Phase One: Acquiring a Basic Understanding
Week 1: The Context and Crucial Role of Mindfulness
How mindfulness fits into Buddhist doctrine, and its central role in Buddhist practice
The emphasis this week is on understanding the underlying principles of mindfulness.The study is of the sutta sections 1-61 and the first four chapters of Living with Awareness.You will be examining the structure of the sutta, its definition of the four Satipaṭṭhānas and the qualities of sati and sampajañña.
Review the opening chapters of Living with Awareness
i.e. ‘Beginning,’ ‘Remembering,’ ‘Goal-setting,’ ‘Breathing’ and ‘Living.’ pp. 3-46 – you’ve already read them once.This time reflect as you read and notice what you understand and what you don’t. Let the meaning inspire your practice. Jot down a few notes to use in the group – key points and questions. (There is a copy of the sutta text from Anālayo’s Satipaṭṭhāna in the Appendix below).
Read Anālayo p.17-18 and get a general idea of the structure of the Satipaṭṭhāna Sutta. (Also see the diagram of the structure of the sutta in the Appendix below).
Understand what the four ‘foundations’ are (p.6)2 and try to identify them in your own experience.
Recognise in experience what the Buddha means by sati and sampajañña (e.g.Living with Awareness pp.6 & 19; Anālayo pp.46-8 for sati, p.39 for sampajañña).
Try to grasp these core ideas and look at how they work in your daily experience.
Get a sense of the quality of mindfulness.
For example it is described by Sangharakshita as, “The defining quality of all Buddhist practice.” and as, “The sum total of the ethical and spiritual qualities that a human being must develop in order to reach... Enlightenment” (p.5). The Buddha states (in Soma Thera’s and other translations), "This is the only way.” But can’t there be other ways?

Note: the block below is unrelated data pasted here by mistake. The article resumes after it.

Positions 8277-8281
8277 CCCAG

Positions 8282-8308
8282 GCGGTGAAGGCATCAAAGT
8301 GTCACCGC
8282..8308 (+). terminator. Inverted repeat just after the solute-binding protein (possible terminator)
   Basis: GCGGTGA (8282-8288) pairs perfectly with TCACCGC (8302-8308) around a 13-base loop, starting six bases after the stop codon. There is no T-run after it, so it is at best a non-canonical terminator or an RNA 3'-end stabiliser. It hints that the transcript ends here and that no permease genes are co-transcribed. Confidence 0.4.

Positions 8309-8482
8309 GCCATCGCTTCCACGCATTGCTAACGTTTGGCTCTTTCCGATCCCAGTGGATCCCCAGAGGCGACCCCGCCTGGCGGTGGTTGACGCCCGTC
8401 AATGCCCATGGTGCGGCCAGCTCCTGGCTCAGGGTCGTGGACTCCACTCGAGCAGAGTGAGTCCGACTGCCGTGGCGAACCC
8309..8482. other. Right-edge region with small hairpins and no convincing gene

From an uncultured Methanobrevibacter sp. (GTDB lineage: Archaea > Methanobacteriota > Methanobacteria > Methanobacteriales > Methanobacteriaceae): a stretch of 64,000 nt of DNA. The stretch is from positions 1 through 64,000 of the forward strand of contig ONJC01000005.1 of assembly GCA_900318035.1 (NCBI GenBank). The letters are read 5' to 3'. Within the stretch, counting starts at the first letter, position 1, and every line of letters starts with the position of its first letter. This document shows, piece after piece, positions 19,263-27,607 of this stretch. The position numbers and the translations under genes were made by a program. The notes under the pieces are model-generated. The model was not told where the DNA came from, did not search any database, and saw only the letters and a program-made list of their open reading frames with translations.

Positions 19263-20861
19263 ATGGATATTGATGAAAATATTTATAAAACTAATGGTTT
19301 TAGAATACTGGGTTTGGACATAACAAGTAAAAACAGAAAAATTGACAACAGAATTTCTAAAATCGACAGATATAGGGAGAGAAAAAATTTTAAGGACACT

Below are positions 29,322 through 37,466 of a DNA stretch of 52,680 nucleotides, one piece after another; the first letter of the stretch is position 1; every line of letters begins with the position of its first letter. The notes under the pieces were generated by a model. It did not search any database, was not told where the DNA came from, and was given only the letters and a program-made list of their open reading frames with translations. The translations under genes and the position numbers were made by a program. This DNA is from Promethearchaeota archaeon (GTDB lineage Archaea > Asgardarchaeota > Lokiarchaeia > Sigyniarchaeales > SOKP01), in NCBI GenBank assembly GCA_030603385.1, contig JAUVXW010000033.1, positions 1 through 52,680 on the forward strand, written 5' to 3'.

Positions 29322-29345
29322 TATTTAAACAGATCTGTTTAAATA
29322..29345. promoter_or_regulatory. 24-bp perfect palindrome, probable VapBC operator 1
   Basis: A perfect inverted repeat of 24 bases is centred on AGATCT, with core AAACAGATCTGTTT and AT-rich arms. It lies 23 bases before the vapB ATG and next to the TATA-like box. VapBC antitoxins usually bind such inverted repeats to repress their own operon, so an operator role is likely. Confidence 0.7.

Read the first six sections of the Satipaṭṭhāna Sutta: the preface, the direct path statement, the definition of how to practice each Satipaṭṭhāna, and the breathing of the body, the postures of the body and the activities of the body.
Study and discuss how you have understood the basics:
• The structure of the Satipaṭṭhāna Sutta.
• The definitions of the four Satipaṭṭhānas of body, feeling, mind and dhammas.
• The qualities of mindfulness as, “Diligent, clearly knowing, and mindful, free from desire and discontent in regard to the world.”
• Mindfulness as the link between the Wheel of Life and the Spiral Path.
Meditate – connect with the breath in the body as in section 4 of the sutta:
“And how, monks, does he in regard to the body abide contemplating the body? Here, gone to the forest, or to the root of a tree, or to an empty hut, he sits down; having folded his legs crosswise, set his body erect, and established mindfulness in front of him, mindful he breathes in, mindful he breathes out.”
“Breathing in long, he knows, ‘I breathe in long,’ breathing out long, he knows, ‘I breathe out long.’Breathing in short, he knows, ‘I breathe in short,’ breathing out short, he knows, ‘I breathe out short.’”
This text is identical to that in the Ānāpānasati Sutta (the Discourse on Mindfulness of Breathing M.N. 118), in which the Buddha teaches the classic breathing meditation. Over the next few weeks the suggested meditation practice will be based on the first eight of the sixteen Ānāpānasati instructions.
Strengthen the resolve to practise:
Dedicate the next six weeks to bringing the Dharma to life through understanding and practising mindfulness. The suggested focus this week is Śākyamuni Buddha, the teacher of the Satipaṭṭhāna Sutta.